The album starts off with a catchy depression jam, “Sad for the Season,” punctuated with what sounds like a coach’s whistle—as if signaling, “ok, time to get it together now.” Profess continues with a short but contemplative set of songs of grief, love, independence, desire, kink, and oppression. As the artist puts it, Profess as a whole is a “social commentary on being a Black woman in America.” 

Fortune experiments like a collage artist, shifting a song’s tone and content playing chords that are sludgy with reverb while a jaunty, inky beat provides structure. Several songs end abruptly, like when you realize you’ve had enough of something and just have to go, close the (browser) tab. The clips that Fortune-Johnson weaves are varied—something from rapper Riff Raff, an unhinged white mom, Donna Goudeau—and certain selections bring to mind the way viral videos (especially news footage) can be remixed and meme-ified and ultimately “stripped of context or any possibility that these individuals could be seen as human, and reconstructed as a caricature, as farce,” as Laur M. Jackson has written. From certain angles, the clip selections might seem playful or ironic or like intriguing ambience and texture, until curious listeners track down their origins, which only adds more layers to the artist’s sonic flips. 

 

Greg Hatem, Springlight

This solo album by Greg Hatem is described on Bandcamp as a chronicle of “a wild and psychedelic evening, during which the fog of winter’s night transforms into the dew of spring’s morning.” I can’t help applying that phrase to the rare and hedged optimism I have felt some recent days: The year 2020 was a wild and psychedelic evening, and soon will come the dew of spring’s morning and hopefully some kind of end to the fucking pandemic.

Released nearly a year ago now, Springlight is a strange and pretty artifact of the before times, and it does take the listener on a wild ride. The energy of the album’s first few songs is hot and eerie, like a state fair after dark, with fun-house vocals swimming around tangles of dense instrumentation in Hatem’s busy compositions. Dark pop flourishes and distortions shimmer, drip, and echo as the album progresses. These sonic and theatrical environments take turns feeling like what I imagine drowning sounds like, or like the marbles in my head rolling around, or like my brain’s being decorated with too many balloons and crepe paper. Eventually these elements fall away and taper off. The mood shifts, slows, and calms.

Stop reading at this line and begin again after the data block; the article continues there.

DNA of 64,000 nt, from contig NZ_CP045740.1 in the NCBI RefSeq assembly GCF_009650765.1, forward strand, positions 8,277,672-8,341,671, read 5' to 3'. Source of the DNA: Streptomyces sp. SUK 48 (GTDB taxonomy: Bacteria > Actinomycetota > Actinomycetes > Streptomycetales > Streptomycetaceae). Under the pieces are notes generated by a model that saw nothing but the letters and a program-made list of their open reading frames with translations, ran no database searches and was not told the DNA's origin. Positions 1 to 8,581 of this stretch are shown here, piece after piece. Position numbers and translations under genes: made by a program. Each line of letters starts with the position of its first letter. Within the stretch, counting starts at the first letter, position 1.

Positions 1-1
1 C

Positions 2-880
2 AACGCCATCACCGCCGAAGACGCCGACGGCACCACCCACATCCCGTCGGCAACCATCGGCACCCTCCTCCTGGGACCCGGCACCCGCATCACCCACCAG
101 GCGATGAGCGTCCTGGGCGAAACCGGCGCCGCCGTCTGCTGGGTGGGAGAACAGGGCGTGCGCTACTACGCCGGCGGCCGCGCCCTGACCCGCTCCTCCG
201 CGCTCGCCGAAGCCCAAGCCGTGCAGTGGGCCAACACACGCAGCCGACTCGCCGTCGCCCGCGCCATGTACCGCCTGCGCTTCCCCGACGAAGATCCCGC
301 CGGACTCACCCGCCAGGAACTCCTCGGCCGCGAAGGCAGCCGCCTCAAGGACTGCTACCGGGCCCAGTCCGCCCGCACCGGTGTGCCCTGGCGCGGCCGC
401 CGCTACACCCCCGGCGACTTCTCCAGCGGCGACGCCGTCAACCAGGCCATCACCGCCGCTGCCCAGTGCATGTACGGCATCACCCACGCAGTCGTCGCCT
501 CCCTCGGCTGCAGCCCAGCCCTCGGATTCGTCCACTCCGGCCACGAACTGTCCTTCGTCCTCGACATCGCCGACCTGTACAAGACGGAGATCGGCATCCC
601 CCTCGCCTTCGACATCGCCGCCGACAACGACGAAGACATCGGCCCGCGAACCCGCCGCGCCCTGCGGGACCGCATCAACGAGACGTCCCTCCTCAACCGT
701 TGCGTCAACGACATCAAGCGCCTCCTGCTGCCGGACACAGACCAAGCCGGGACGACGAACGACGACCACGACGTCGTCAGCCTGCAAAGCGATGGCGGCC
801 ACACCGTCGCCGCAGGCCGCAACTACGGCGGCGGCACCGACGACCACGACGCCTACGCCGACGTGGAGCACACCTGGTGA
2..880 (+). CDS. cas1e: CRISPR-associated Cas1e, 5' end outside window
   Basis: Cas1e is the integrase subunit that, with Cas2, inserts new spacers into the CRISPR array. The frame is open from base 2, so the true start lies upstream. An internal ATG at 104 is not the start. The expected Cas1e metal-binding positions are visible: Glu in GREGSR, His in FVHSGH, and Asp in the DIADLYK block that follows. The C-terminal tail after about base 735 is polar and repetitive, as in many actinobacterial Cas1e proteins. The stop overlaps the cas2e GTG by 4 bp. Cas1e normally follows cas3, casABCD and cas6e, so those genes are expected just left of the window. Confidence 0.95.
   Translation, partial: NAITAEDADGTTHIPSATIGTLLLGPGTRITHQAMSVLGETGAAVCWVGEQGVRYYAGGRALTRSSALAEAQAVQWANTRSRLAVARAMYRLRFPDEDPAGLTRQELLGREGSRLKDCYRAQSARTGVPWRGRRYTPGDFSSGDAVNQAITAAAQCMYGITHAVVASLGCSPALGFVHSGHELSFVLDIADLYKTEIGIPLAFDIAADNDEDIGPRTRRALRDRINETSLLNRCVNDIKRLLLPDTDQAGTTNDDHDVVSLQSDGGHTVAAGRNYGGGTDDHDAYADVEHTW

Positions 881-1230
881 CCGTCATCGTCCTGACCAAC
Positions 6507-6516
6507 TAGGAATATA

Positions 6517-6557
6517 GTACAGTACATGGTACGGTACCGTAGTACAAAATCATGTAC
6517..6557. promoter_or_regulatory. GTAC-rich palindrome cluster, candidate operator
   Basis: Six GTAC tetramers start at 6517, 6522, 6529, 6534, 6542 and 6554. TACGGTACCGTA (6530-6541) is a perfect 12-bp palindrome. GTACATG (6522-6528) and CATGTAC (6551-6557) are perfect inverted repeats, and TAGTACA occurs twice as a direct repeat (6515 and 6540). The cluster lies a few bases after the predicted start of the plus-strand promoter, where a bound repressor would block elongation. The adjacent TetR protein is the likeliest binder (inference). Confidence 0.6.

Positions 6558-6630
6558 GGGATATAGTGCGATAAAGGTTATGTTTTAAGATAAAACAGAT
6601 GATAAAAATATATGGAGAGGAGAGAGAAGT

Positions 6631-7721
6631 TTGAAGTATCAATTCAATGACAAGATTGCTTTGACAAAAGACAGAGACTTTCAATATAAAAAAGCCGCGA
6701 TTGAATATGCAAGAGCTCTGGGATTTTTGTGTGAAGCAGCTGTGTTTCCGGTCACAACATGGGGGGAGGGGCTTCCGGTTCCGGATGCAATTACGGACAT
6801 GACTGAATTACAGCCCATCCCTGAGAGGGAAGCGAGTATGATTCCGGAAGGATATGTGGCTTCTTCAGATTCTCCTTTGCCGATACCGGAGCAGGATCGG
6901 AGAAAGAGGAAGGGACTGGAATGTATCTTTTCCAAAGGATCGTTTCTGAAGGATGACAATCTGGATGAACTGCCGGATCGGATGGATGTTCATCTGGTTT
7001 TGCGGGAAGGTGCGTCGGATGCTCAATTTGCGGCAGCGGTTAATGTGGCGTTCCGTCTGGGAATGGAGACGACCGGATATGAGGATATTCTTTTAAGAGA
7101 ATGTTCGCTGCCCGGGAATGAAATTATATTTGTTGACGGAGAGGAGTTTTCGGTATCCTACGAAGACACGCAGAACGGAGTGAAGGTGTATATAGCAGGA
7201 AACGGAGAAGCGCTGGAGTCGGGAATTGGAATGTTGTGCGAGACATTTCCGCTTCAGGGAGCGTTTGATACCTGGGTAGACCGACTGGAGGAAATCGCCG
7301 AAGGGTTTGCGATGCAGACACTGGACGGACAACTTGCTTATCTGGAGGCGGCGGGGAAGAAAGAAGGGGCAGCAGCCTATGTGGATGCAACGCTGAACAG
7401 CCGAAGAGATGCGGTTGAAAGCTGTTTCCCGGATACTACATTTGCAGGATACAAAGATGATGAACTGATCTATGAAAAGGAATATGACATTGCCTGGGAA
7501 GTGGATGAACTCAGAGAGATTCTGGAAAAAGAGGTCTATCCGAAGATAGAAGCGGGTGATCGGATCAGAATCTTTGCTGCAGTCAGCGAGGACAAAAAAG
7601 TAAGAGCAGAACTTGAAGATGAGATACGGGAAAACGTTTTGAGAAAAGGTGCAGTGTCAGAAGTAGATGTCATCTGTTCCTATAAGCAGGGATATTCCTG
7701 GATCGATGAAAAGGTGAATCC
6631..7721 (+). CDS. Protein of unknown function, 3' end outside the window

If reading about my experience of this album doesn’t do it for you, that’s fair enough. It’s like trying to describe a dream or an incredible realization you had when you were stoned. Give it a listen and do yourself a favor by checking out the music video for two songs from Springlight, made by and starring The Witch Twins, Alen and Robi Predanic. It reminds me of the video for Bowie’s “Ashes to Ashes”—another good one when you want to go elsewhere.

 

Randi Withani, Chiron

Most people I know who are into astrology don’t use the planets’ placements to dictate how they move, think, or treat other people, contrary to popular stereotypes and memes. Instead, astrology helps them figure out how to participate in the world around them spiritually, physically, emotionally.

Spirituality is complicated, personal, and controversial, and I’m no evangelist or prognosticator, but on many levels it feels like humanity is facing a collective spiritual crisis. Lots of us are in really bad shape. Enter Chiron, a celestial body orbiting Saturn that, in astrology, can teach us to take the wisdom from our past pain to heal ourselves on personal and intimate levels. The ambitious singer Randi Withani’s latest EP, released this February, is named for that “wounded healer.” Chiron is a slow, quiet three songs, primarily just a guitar and Randi’s voice, sometimes multi-tracked or looped so she’s harmonizing with herself, or with angelic guest vocalist :3lon, especially on that multidimensional final track. 

The lyrics tell a story of moving on from a lost love—or the struggle to do so—and to be okay by yourself, with yourself. The double and triple recurrences of certain lyrics start to sound like mantras: the way the line “all I wanted was for you to fucking love me” echoes and then dwindles down to just the phrase “love me” on repeat in the second track. Sometimes the closure or loss of one thing is an opportunity for you to keep for yourself some of that love you pour out on others. Although the astrological figure of Chiron by definition deals in discomfort, Randi’s Chiron shows the potential reward for learning how to work with our wounds—the outcome is something beautiful, assured, and sustaining. 

 

Carillon, The Whole Earth

Sometimes you want a whole story. The whole plot and all of its tensions and the denouement and resolution. You want to feel like you’ve earned that peace after struggling for it. This electronic ambient album by Carillon, a solo project by Ken Quam released last summer, stays entirely within the realm of a utopian happy ending.